Wednesday, November 29, 2017

SHOTGUN LOVESONGS by Nickolas Butler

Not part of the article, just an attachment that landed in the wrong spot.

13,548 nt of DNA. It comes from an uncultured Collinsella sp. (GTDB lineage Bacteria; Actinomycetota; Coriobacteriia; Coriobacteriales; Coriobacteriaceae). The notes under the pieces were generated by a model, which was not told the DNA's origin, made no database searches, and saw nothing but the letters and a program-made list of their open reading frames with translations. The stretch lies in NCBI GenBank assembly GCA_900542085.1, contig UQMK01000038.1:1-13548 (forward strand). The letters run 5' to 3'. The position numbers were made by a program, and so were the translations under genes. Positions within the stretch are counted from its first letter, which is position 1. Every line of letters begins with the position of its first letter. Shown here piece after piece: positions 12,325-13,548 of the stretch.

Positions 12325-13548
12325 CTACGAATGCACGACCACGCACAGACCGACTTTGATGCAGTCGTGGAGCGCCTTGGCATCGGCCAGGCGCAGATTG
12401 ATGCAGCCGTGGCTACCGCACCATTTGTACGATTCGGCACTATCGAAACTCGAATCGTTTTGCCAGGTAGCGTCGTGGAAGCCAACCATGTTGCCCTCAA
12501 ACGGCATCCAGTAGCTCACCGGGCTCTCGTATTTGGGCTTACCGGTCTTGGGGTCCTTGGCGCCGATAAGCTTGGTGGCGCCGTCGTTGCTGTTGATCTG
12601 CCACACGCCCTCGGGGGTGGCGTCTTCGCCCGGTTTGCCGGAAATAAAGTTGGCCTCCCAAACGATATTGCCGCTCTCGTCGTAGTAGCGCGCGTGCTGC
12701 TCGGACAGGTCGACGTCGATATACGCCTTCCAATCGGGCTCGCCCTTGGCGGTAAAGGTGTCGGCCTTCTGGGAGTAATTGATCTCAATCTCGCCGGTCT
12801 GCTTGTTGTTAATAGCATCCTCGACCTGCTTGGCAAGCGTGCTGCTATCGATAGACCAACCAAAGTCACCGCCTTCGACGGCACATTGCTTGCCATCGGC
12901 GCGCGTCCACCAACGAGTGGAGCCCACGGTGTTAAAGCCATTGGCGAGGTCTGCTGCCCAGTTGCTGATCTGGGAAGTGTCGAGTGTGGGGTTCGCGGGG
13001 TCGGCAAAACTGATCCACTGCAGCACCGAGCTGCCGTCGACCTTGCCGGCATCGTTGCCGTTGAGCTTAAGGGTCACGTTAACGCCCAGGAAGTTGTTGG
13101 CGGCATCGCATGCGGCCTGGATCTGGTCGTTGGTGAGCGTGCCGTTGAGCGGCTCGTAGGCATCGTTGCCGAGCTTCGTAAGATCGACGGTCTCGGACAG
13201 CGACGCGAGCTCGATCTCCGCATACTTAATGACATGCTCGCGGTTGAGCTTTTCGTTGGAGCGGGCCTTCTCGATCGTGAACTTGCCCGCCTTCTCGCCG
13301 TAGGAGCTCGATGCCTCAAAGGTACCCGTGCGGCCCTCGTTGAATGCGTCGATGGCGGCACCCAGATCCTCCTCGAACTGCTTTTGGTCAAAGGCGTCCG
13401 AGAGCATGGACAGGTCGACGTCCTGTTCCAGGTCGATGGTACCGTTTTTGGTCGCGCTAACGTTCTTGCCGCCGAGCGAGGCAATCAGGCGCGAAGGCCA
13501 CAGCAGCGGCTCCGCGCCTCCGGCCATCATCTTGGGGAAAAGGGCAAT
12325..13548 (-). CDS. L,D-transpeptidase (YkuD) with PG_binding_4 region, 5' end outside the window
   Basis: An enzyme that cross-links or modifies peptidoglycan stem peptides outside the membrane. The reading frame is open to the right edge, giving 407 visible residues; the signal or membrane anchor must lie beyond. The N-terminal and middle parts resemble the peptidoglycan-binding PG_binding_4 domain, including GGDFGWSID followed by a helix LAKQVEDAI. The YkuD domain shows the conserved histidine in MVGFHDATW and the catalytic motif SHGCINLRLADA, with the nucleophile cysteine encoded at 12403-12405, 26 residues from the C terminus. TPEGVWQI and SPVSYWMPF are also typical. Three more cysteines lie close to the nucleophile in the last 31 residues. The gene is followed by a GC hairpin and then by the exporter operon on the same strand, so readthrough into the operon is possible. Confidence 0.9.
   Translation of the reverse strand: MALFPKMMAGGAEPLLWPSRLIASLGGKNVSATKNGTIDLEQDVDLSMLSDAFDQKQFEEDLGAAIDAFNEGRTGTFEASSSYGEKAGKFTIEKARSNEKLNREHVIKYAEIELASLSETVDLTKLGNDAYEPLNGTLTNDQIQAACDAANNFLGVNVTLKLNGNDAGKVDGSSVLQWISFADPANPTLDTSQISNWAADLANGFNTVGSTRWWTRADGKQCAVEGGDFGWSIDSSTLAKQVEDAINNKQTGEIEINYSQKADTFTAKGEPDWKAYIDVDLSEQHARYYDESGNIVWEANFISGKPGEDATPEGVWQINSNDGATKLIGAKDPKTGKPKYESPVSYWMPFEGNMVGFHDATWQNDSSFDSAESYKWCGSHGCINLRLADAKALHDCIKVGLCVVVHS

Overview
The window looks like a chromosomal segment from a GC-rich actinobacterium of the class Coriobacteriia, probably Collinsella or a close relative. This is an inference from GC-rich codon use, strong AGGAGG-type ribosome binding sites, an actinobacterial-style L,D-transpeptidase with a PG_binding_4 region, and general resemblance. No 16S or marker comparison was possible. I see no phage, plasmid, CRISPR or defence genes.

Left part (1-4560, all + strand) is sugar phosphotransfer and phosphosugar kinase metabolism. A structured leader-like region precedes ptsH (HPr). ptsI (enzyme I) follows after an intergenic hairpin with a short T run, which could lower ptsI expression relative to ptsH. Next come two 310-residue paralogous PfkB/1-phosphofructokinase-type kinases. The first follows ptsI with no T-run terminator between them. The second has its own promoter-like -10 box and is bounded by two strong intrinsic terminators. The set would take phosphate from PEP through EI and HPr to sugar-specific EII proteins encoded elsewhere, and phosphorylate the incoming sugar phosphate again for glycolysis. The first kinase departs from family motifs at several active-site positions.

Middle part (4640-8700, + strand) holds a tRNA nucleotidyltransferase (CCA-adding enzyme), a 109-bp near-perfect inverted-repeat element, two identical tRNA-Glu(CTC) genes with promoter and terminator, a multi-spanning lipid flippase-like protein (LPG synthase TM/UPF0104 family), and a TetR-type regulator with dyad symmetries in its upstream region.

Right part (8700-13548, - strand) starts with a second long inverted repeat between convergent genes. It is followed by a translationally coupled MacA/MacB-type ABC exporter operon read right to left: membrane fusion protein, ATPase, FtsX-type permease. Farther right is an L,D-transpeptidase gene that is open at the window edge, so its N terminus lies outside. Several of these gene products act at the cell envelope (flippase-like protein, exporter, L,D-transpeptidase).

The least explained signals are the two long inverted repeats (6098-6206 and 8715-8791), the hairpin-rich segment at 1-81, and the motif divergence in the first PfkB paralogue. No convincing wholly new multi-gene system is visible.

Why do men sometimes feel compelled to confess their indiscretions?  This is a buddy book in which one buddy’s ill-advised admission drives a wedge into his relationship with his best friend.  Hank, along with his wife Beth and their two barely-mentioned children, runs a marginally profitable dairy farm in the small town of Little Wing, Wisconsin.  Lee is a wildly successful singer and songwriter who can’t seem to stay away from Little Wing.  Beth, along with former rodeo rider Ronny and obnoxious Kip, are the other first person narrators.  I found this employment of the ever-changing narrator to have both pluses and minuses.  On the plus side, we get a very good sense of who these characters are, or at least how they view themselves.  On the other hand, at times I felt that the author was having to stretch to make the narrator fit the narrative.  There’s one other contrivance in the book, and that’s a prank near the end that is intended as a catalyst to mending Lee and Hank’s broken friendship.  For me, getting your former best friend involved in a minor heist is not conductive to gaining his forgiveness, but what do I know about men’s friendships?  The bottom line is that while Hank and Beth grind out a living, Lee is living the dream but still wants what Hank and Beth have—each other.

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